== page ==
That is the key. You have the right people and processes in place to run your business and service your customer base. However then you get to the point where you are losing efficiency due to manually performing tasks. That is the time to look at the improvements in those processes that technology can bring.

What might these inefficiencies look like?

You find that your time from order to customer delivery has grown too long. You have the product, but you find that writing out manifests and confirming orders as they get loaded on the truck keeps the truck in the bay too long, meaning fewer deliveries per day. Can a technology investment automate these manifests and orders letting that truck clear the bay quicker?

You find that the number of accurate and on time sales orders is falling. The old way was a sales staffer writing down the order and customer and passing it on. With growth, the handwritten notes are either getting lost, or customer A was shipped part of customer B’s order. Can a technology investment automate the this order cycle?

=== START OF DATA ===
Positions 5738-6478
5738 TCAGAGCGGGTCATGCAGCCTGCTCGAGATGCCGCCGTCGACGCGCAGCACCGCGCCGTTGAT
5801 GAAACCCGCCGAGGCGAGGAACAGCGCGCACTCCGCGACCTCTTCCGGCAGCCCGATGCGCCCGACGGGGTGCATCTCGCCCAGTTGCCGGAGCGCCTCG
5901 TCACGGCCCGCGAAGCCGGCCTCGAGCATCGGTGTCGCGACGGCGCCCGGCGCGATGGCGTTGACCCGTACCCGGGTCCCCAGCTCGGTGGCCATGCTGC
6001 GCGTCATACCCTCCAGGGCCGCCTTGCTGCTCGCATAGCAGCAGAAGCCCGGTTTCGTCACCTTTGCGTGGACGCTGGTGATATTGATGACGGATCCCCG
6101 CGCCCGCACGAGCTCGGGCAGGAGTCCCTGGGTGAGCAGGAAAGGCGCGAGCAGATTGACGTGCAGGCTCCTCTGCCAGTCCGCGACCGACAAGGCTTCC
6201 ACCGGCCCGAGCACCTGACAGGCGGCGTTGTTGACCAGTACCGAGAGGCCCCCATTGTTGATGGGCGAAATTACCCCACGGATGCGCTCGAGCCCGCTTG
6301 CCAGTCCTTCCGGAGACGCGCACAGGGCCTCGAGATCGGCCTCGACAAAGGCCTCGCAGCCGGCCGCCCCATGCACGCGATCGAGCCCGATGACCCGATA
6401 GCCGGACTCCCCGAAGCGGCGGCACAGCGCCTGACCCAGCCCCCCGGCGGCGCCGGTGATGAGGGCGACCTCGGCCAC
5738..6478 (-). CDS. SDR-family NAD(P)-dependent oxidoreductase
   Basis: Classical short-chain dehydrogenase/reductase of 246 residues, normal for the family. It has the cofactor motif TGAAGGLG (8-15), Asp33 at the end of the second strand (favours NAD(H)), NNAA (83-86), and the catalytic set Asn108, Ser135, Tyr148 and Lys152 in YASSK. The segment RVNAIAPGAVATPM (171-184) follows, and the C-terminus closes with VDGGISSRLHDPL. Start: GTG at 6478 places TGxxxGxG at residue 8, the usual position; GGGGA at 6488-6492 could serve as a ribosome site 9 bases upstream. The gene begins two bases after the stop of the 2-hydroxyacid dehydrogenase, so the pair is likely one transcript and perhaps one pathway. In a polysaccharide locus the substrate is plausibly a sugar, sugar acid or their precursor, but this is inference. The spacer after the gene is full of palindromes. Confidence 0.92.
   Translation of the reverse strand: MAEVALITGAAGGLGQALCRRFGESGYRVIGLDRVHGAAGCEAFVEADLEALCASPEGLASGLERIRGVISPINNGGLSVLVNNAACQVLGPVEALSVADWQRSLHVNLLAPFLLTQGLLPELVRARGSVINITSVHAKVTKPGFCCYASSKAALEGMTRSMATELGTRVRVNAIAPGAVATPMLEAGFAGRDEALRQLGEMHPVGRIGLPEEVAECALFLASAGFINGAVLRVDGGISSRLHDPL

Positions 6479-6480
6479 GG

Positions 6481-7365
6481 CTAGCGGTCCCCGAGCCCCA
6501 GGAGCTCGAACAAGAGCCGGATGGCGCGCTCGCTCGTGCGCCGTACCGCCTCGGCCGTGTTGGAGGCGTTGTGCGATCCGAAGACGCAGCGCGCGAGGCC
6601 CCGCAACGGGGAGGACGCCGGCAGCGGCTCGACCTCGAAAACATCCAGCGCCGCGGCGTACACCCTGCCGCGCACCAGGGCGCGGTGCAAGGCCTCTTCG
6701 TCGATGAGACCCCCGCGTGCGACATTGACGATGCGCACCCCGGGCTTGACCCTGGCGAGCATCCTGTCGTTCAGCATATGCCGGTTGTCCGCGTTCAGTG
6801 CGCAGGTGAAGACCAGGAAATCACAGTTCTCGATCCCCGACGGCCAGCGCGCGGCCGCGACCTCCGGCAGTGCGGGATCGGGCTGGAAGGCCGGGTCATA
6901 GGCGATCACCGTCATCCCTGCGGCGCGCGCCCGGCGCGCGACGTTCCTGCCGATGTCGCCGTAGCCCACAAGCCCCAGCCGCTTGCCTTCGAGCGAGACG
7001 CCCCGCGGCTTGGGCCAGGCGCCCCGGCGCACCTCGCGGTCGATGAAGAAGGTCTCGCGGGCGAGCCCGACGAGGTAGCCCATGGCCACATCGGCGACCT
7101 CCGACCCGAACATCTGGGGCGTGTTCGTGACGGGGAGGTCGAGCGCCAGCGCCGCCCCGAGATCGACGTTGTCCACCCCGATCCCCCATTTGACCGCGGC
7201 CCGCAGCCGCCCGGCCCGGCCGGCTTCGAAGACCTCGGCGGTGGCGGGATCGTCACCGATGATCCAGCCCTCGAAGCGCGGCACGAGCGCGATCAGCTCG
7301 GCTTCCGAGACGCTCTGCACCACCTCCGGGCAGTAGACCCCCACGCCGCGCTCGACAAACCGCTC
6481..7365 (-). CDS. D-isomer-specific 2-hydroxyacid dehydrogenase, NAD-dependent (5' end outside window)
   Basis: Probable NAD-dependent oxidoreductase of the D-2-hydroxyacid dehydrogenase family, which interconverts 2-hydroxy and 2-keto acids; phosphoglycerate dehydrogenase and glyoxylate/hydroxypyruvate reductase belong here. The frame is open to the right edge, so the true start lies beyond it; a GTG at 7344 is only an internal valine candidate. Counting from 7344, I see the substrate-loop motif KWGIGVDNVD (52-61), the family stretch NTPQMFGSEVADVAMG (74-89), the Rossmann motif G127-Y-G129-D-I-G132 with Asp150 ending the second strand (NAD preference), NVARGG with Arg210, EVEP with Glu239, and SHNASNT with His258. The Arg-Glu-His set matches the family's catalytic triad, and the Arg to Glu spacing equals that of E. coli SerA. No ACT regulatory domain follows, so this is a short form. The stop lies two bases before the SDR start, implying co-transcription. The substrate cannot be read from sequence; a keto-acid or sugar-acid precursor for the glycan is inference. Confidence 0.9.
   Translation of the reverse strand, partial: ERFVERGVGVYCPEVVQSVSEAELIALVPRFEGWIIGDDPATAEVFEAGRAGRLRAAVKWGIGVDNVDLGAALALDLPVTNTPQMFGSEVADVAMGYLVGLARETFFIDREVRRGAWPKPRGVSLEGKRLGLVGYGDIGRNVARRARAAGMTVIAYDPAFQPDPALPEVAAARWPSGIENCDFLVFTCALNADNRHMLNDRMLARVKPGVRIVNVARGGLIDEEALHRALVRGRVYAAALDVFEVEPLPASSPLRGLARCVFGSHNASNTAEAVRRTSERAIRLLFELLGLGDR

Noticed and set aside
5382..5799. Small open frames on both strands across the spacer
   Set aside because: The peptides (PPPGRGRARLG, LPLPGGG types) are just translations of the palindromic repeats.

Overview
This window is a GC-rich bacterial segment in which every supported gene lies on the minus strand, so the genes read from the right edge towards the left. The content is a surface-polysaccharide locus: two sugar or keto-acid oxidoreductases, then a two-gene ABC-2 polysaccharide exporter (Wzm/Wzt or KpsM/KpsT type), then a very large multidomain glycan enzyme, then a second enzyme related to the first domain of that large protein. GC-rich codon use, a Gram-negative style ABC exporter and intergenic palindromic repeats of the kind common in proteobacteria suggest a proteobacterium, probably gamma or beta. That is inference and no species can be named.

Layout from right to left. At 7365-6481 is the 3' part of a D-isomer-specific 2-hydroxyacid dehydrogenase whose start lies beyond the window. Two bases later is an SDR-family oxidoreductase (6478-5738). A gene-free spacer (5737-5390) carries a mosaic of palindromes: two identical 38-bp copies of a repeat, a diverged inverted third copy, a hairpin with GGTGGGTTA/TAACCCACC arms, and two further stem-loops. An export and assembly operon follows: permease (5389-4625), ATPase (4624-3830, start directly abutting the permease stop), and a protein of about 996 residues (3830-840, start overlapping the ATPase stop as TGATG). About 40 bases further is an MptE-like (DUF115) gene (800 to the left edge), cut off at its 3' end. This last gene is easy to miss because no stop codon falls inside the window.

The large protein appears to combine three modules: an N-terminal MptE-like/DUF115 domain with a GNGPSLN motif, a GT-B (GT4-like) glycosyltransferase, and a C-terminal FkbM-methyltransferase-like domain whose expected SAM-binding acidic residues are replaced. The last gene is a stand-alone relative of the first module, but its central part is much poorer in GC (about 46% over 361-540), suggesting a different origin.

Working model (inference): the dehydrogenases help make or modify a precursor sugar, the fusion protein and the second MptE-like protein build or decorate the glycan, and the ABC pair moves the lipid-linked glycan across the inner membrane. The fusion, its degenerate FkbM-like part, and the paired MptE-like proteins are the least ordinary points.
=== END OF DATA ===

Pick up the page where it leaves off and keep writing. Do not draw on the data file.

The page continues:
This post, Don’t Automate Broken Processes has an excellent example as well.

So the reason for my contradictory appearing posts is;

1) Yes technology can accelerate and improve business process in the SMB space

2) BUT – you must have the people and processes in place and working first. Like the junior clerk example above, once you identify the problem, you can look at the technology to improve it.

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Parts 1 and 2 of this provided a quick overview of ITIL, and the basics of Configuration Management.

In this one, I will take the same overview of the ITIL Incident Management process. As stated in the earlier posts, all of the ITIL processes are tightly linked, as each process generally accepts information from, and provides information to the others. However pieces can be lifted and customized for your environment. As quoted in this CIO article;

All one has to do is purchase a set of ITIL books, and adopt whatever ITIL practices one wishes.

Again, the goal here is to demonstrate how the basics of ITIL can assist organizations of all sizes reduce costs.

Incident Management VS. Problem Management

The ITIL Incident Management process and Problem Management process can seem to be the “same” at first glance, however there are key differences.